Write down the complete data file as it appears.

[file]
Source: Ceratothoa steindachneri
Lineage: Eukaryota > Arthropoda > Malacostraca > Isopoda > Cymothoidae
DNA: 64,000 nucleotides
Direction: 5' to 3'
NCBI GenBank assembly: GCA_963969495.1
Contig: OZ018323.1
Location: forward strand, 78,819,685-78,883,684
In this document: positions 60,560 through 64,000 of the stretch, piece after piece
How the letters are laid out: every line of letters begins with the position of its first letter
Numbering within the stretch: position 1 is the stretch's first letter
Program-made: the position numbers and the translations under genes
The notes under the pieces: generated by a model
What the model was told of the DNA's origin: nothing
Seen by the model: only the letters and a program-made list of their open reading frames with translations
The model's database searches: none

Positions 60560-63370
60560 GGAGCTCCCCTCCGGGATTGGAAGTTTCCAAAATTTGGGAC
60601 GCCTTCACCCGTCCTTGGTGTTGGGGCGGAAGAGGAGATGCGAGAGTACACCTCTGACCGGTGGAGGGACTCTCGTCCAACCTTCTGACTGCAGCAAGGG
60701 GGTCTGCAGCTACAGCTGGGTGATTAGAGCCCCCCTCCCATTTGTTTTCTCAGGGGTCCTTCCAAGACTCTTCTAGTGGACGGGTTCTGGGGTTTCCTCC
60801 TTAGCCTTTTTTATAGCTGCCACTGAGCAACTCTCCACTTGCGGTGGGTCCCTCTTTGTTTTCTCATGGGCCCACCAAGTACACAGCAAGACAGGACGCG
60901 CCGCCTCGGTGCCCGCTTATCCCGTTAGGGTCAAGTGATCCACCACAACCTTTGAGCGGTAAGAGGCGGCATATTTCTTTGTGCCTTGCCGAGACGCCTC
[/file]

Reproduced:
Source: Ceratothoa steindachneri
Lineage: Eukaryota > Arthropoda > Malacostraca > Isopoda > Cymothoidae
DNA: 64,000 nucleotides
Direction: 5' to 3'
NCBI GenBank assembly: GCA_963969495.1
Contig: OZ018323.1
Location: forward strand, 78,819,685-78,883,684
In this document: positions 60,560 through 64,000 of the stretch, piece after piece
How the letters are laid out: every line of letters begins with the position of its first letter
Numbering within the stretch: position 1 is the stretch's first letter
Program-made: the position numbers and the translations under genes
The notes under the pieces: generated by a model
What the model was told of the DNA's origin: nothing
Seen by the model: only the letters and a program-made list of their open reading frames with translations
The model's database searches: none

Positions 60560-63370
60560 GGAGCTCCCCTCCGGGATTGGAAGTTTCCAAAATTTGGGAC
60601 GCCTTCACCCGTCCTTGGTGTTGGGGCGGAAGAGGAGATGCGAGAGTACACCTCTGACCGGTGGAGGGACTCTCGTCCAACCTTCTGACTGCAGCAAGGG
60701 GGTCTGCAGCTACAGCTGGGTGATTAGAGCCCCCCTCCCATTTGTTTTCTCAGGGGTCCTTCCAAGACTCTTCTAGTGGACGGGTTCTGGGGTTTCCTCC
60801 TTAGCCTTTTTTATAGCTGCCACTGAGCAACTCTCCACTTGCGGTGGGTCCCTCTTTGTTTTCTCATGGGCCCACCAAGTACACAGCAAGACAGGACGCG
60901 CCGCCTCGGTGCCCGCTTATCCCGTTAGGGTCAAGTGATCCACCACAACCTTTGAGCGGTAAGAGGCGGCATATTTCTTTGTGCCTTGCCGAGACGCCTC